The Scottish Environment Protection Agency (SEPA) has released a step-by-step guide to help drinks producers be ready for Scotland’s Deposit Return Scheme (DRS) when registration opens in 12 weeks.
If businesses make or import drinks for sale to consumers in Scotland, there are producer obligations that need to be complied with under the new Deposit and Return Scheme for Scotland Regulations 2020, including registering to be part of the scheme.
Part of the new guidance brings together a range of resources to help producers understand if their drinks are covered by the scheme and the next steps they need to take, as well as understand their obligations under the Regulations. The steps producers need to take to register are also detailed.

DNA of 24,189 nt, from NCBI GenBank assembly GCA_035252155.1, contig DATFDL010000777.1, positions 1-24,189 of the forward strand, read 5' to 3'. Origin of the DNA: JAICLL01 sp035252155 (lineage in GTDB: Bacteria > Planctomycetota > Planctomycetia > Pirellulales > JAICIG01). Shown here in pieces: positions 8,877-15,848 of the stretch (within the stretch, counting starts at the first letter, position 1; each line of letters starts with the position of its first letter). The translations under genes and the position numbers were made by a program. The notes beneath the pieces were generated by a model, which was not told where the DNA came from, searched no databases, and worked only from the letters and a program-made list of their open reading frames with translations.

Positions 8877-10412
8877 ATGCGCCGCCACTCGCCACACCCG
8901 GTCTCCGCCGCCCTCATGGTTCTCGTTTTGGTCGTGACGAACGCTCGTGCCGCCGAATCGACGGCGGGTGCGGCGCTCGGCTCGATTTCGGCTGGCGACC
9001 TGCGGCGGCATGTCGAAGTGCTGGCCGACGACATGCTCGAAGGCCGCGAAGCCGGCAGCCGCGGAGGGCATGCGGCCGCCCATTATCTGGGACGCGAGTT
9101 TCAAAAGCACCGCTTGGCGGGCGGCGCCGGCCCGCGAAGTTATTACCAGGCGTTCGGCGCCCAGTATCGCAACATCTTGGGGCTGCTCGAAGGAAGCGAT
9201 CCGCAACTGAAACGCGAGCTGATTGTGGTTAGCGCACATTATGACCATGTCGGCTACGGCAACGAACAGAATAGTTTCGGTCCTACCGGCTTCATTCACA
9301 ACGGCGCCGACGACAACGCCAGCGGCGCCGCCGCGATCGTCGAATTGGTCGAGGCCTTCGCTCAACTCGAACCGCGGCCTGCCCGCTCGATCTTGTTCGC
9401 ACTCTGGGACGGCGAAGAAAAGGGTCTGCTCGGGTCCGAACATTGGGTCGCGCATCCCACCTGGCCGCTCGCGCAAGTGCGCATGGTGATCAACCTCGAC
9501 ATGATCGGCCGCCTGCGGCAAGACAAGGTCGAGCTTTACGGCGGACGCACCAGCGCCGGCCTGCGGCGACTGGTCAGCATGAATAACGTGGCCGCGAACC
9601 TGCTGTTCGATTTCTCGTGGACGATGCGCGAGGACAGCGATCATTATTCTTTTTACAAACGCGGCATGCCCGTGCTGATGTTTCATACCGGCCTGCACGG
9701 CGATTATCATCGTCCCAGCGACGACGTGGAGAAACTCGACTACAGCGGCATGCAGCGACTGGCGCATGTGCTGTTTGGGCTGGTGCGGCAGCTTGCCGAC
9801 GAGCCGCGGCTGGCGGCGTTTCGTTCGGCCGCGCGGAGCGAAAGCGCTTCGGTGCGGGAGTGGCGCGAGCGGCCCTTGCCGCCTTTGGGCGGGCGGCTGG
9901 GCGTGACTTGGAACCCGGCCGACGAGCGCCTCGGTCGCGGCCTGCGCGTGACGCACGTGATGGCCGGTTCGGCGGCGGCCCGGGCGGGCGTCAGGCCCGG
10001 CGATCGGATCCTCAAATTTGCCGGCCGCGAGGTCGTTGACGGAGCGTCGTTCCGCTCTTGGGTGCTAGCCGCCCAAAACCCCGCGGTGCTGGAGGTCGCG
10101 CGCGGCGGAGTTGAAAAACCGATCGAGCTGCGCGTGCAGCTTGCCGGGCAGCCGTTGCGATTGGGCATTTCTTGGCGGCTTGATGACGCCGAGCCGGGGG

For retailers, wholesalers and hospitality businesses, the Regulations mean making sure any drinks they sell in Scotland are from a registered producer and charging the deposit on each drink. They may also have to operate a return point or offer a takeback service, collecting empty containers for recycling and return deposits to consumers.
SEPA will regulate the scheme and is responsible for the producer registration service, which opens in three months’ time in January 2023.
“It is important businesses prepare for DRS now. We’re here to help and our latest guidance sets out what producers need to do to prepare for registration,” Kath McDowall, SEPA’s Unit Manager for the Deposit Return Scheme, said.
“This includes information on routes to register, a guide to help determine which drinks are part of the scheme and operational plan guidance.”